tank size for honey gourami - Tropical Fish Keeping - Aquarium fish care and resources
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post #1 of 11 Old 07-13-2010, 10:27 PM Thread Starter
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tank size for honey gourami

I got 2 honey gourami from my LFS a few days ago after weeks of hemming and hawing. I have them in my 55g temporarily, but I was wondering if they can go in 5 happily?

I have a 5g eclipse hex on my desk thats empty, i want to set it back up and heavily plant it... but would they be happy in a 5g? ive read several conflicting opinions.

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post #2 of 11 Old 07-14-2010, 05:23 AM
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Are they both males? Even though honeys are on the friendly end of the spectrum as far as gouramis are concerned, I'd still be wary about putting two males in a tank of that size.

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post #3 of 11 Old 07-14-2010, 05:48 AM
what bat man says is true.2 males in a small tank spells trouble.plus the plants might take up to much place if your gonna heavily stock it.

5x2x2 aro,highfin bat,fei feng,ST,albino tinfoil,c.perch
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otto,WMM,2 types of celebes rainbows,rcs,amano, bamboo,red ramhorns,MTS
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post #4 of 11 Old 07-14-2010, 07:15 PM
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Yes. This fish is in our profiles, if you check that it will mention minimum tank size and in the compatibility section give info on issues if any. Link to the profiles is second from the left in the blue bar at the top, or click on a shaded name like Honey Gourami in any post to go to that fish's profile (if it's included).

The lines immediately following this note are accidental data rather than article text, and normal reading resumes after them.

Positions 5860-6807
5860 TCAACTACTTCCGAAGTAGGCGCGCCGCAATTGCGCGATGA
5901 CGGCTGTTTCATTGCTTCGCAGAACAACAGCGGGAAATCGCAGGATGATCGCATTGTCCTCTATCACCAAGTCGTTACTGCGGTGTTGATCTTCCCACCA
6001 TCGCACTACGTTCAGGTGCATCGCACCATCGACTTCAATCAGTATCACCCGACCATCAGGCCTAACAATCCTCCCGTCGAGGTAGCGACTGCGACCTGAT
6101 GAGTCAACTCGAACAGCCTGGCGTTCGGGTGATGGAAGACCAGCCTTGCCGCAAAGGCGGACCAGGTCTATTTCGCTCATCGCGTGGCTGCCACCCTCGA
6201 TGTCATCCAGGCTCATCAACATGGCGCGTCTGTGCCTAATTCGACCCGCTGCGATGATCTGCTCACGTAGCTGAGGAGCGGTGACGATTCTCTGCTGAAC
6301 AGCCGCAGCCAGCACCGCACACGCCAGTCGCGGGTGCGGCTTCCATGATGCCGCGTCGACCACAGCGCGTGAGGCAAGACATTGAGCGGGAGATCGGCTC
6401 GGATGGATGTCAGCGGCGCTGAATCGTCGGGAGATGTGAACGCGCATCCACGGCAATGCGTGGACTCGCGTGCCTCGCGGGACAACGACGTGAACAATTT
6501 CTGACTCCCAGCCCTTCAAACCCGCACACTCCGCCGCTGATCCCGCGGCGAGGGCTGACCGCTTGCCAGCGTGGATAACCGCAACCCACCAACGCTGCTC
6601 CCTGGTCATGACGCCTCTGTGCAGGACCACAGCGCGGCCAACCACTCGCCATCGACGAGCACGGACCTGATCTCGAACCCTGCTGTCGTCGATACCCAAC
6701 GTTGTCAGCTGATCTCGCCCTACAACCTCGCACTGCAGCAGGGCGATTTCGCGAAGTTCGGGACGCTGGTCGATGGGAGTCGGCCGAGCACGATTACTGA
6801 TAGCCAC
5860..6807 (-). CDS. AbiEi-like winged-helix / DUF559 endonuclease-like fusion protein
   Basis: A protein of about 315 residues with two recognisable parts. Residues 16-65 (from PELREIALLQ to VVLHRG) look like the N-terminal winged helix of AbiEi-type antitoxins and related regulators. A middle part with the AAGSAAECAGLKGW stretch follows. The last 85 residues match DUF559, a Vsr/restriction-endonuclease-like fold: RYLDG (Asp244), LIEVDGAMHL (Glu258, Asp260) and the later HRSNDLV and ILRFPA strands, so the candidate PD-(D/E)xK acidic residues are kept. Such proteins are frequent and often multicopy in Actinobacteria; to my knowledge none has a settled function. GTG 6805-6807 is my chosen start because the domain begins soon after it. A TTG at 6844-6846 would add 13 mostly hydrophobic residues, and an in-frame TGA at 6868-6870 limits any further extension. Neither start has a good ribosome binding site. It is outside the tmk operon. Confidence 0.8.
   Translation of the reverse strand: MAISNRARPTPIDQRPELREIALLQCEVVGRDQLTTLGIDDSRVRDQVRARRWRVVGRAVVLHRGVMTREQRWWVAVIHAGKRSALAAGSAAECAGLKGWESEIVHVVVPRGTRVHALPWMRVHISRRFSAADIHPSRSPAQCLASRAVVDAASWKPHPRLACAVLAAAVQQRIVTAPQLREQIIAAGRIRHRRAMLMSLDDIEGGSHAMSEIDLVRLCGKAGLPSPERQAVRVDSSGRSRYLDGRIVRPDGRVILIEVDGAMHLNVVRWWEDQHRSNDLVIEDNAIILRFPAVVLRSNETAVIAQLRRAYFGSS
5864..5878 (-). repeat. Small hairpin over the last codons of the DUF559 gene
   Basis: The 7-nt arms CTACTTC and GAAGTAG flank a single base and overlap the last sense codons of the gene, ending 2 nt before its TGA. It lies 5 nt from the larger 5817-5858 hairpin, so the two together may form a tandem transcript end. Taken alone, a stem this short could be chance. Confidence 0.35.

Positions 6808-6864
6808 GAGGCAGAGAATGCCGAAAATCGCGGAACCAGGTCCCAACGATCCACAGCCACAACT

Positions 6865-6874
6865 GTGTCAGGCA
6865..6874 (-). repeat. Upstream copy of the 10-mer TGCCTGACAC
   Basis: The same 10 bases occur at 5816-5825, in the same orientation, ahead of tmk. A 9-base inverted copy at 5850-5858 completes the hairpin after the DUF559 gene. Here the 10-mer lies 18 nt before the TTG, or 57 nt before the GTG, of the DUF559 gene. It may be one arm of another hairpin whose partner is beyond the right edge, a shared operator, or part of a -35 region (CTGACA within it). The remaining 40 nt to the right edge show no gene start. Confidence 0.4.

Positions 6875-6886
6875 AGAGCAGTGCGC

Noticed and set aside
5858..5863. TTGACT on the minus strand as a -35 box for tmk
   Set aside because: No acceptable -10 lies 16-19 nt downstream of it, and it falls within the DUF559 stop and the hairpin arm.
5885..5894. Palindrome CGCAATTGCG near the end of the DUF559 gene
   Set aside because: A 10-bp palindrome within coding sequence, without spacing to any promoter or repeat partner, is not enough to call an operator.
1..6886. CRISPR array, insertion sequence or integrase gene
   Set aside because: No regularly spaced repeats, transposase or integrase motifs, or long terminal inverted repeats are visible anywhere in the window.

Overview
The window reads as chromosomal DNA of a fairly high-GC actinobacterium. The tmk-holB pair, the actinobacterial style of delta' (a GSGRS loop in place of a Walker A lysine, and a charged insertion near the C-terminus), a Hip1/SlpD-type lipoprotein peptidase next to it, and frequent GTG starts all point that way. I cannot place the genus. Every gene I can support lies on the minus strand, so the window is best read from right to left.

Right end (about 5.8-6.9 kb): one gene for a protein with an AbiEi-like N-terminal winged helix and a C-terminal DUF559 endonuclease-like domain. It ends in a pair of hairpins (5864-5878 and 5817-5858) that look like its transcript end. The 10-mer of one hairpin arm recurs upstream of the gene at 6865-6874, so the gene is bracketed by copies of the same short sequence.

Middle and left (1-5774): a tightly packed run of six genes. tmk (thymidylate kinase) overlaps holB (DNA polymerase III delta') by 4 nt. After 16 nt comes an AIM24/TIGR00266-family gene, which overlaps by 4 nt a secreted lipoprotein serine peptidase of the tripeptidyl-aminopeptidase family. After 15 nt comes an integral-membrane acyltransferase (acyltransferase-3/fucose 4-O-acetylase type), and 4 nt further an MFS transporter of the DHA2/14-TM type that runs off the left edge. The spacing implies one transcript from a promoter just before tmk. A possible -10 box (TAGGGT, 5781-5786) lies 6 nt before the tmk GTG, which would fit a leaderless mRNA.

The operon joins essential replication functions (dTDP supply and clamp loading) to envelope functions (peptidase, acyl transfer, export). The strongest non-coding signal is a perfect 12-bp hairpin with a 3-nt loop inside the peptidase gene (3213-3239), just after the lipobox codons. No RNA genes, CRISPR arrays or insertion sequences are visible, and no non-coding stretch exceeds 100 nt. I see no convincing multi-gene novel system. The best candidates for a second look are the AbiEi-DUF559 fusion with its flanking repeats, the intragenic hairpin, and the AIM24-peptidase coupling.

Byron Hosking, BMus, MA
Vancouver, BC, Canada

The aquarist is one who must learn the ways of the biologist, the chemist, and the veterinarian. [unknown source]

Something we all need to remember: The fish you've acquired was quite happy not being owned by you, minding its own business. If youíre going to take it under your wing then youíre responsible for it. Every aspect of its life is under your control, from water quality and temperature to swimming space. [Nathan Hill in PFK]
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post #5 of 11 Old 07-15-2010, 04:44 PM Thread Starter
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I did actually read the profile, my curiosity centered around the comment you posted (Byron) in the profile "this species can be kept in a small group in smaller tanks (20g and larger)". Im not trying to split hairs, but i have heard and seen several times that people keep them as singles, pairs, and centerpieces in 5g and 5.5g tanks. I would trust your opinion more than some, so if you and other contributors here think 5g is too small for a pair or single I would abide, I just didnt know if there was a difference between a "small group" and a single or pair :) thats all.

I presently have them in my 55 planted community and they get along just fine. They also pal around together on occasion however A) im not sure of their sex and B) they have ALOT of room to get away from one another if any tension builds.

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post #6 of 11 Old 07-15-2010, 07:11 PM
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Thank you for the trust, but the opinion is usually not mine. When I do the profiles, I spend hours (quite literally) on several sites for research. Obviously I can't know all this stuff, not many can for every fish. And the sites I use are not just "hobby" but scientifically-oriented. I have very rarely found differences between them, though there is sometimes a variance with respect to water parameters. I also use (when I can get/find them) specific scientific studies and articles on fish species and these carry weight should there be variances. I compile all this info and write the profile. It takes me 2-4 hours per profile. So the point here is that what you read in the profile is not some aquarist's idea, it is the consensus of highly-knowledgeable aquarists and leading ichthyologists. Just a bit of background.

I just read over the profile and I think it needs some revision. The tank size and comments are obviously aimed at keeping a small group. Something needs to be said about individuals/pairs.